Using SuSE Linux as a client machine
If you run SuSE Linux on your client machine which runs a firewall itself, you need to do the following to allow the correct ports to come through:
Open /etc/sysconfig/SuSEfirewall2, and locate FW_SERVICES_EXT_TCP and FW_SERVICES_EXT_UDP. Now add to both of these the above ports:
Note that you should keep ports that are already in there.
After making these changes save the file.
Using SuSE Linux as a router/firewall
Open /etc/sysconfig/SuSEfirewall2 and locate FW_FORWARD_MASQ (it's in 14.). Now, assuming your client's IP is 192.168.0.3, set this to this value:
FW_FORWARD_MASQ="0/0,192.168.0.3,tcp,4662 0/0,192.168.0.3,udp,4662 0/0,192.168.0.3,tcp,4672 0/0,192.168.0.3,udp,4672"
Note that a rule like "0/0,192.168.0.3,tcp,4662" simply means that incoming TCP connections through port 4662 from any address (0/0) will be forwarded to your the machine 192.168.0.3 on the same port.)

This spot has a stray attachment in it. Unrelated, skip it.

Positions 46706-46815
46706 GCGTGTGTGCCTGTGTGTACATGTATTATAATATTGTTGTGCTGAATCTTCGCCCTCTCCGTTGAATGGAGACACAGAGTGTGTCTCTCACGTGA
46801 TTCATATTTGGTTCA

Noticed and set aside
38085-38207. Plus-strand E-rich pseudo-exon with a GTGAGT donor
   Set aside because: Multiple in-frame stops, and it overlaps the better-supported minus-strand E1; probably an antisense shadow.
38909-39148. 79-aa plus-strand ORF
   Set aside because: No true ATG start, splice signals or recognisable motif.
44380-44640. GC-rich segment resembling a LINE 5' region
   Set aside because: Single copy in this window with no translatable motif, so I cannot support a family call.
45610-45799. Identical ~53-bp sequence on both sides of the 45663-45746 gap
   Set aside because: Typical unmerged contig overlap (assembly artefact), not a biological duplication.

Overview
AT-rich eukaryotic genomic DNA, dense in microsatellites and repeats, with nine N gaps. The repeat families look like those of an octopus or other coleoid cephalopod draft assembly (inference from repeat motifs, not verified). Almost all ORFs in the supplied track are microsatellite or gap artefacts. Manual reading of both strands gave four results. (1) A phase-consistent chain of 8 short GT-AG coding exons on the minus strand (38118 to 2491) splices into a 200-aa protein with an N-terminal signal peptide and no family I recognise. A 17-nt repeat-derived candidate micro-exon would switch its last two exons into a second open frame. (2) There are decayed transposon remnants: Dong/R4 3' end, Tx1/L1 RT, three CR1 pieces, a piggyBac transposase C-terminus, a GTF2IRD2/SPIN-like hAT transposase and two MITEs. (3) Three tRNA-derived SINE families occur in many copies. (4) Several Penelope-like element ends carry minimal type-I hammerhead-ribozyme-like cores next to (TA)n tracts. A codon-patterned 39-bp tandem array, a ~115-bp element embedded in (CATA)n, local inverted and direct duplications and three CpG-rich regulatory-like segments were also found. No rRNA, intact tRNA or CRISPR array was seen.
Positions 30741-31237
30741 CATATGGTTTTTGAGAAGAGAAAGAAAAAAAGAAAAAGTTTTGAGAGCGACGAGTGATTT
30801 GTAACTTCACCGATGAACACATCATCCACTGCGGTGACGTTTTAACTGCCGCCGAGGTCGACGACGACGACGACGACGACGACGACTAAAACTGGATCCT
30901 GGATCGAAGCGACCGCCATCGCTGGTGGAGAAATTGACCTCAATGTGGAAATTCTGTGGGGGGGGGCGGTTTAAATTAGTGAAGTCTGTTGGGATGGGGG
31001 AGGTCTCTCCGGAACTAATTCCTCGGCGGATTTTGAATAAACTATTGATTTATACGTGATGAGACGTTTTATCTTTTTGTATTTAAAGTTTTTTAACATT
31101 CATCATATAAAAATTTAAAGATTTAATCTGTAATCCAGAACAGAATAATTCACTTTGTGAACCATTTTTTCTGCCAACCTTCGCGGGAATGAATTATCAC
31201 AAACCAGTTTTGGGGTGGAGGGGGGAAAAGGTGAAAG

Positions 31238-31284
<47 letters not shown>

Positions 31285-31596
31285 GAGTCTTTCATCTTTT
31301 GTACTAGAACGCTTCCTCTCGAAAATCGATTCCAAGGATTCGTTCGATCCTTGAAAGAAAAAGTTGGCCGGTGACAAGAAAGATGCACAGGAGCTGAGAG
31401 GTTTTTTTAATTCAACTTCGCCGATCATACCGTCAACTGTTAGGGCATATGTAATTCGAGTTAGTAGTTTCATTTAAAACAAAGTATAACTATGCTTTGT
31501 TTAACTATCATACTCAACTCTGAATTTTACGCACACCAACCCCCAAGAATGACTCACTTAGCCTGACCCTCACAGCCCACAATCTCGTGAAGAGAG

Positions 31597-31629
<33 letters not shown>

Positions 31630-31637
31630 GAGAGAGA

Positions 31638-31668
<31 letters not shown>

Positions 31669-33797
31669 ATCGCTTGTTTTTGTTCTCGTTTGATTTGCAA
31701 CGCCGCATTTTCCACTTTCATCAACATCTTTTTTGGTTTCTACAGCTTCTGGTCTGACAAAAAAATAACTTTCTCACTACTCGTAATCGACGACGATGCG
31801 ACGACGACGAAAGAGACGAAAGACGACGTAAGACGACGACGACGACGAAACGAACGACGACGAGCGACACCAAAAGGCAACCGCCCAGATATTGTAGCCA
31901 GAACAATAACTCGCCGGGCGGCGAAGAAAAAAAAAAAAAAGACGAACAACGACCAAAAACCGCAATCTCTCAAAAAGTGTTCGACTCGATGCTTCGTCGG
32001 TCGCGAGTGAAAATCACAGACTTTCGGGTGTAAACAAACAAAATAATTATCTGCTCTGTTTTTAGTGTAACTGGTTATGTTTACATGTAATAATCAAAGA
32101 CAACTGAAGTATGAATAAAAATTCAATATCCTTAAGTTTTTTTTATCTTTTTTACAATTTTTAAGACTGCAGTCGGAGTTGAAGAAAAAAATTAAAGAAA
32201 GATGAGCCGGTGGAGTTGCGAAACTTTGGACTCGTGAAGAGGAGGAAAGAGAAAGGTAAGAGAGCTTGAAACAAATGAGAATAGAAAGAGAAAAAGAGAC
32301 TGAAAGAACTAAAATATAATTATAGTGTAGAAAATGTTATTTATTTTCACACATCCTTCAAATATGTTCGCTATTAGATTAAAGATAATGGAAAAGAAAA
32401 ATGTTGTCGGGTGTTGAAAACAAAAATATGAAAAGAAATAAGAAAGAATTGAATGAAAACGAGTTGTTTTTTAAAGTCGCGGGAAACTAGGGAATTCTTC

For this to work, you have to have FW_ROUTE (in 5.) set to "yes" in the same file.
After making these changes, save the file.
For both: Restarting the firewall
Once you finish configurating the firewall, you must restart the firewall daemon for the changes to take effect.
You can restart SuSEfirewall2 through two different ways:
- Restarting the daemon
- Through YaST
Use the first one whenever possible. If you can't then restart the firewall through YaST.
The clean way: Restart the daemon
/etc/init.d/network force-reload && /etc/init.d/SuSEfirewall2_setup force-reload
Be aware that if you are connected to the router remotely, if something failed during this process, this could terminate your connection and so, leave the router in an accessible way.
The dirty way: YaST gives us a hand
Start YaST. Go to "Security and users" (or similar), and once there choose "Firewall". Now simply go through all dialogs and end up with them. At the end it will restart your firewall with these new rules.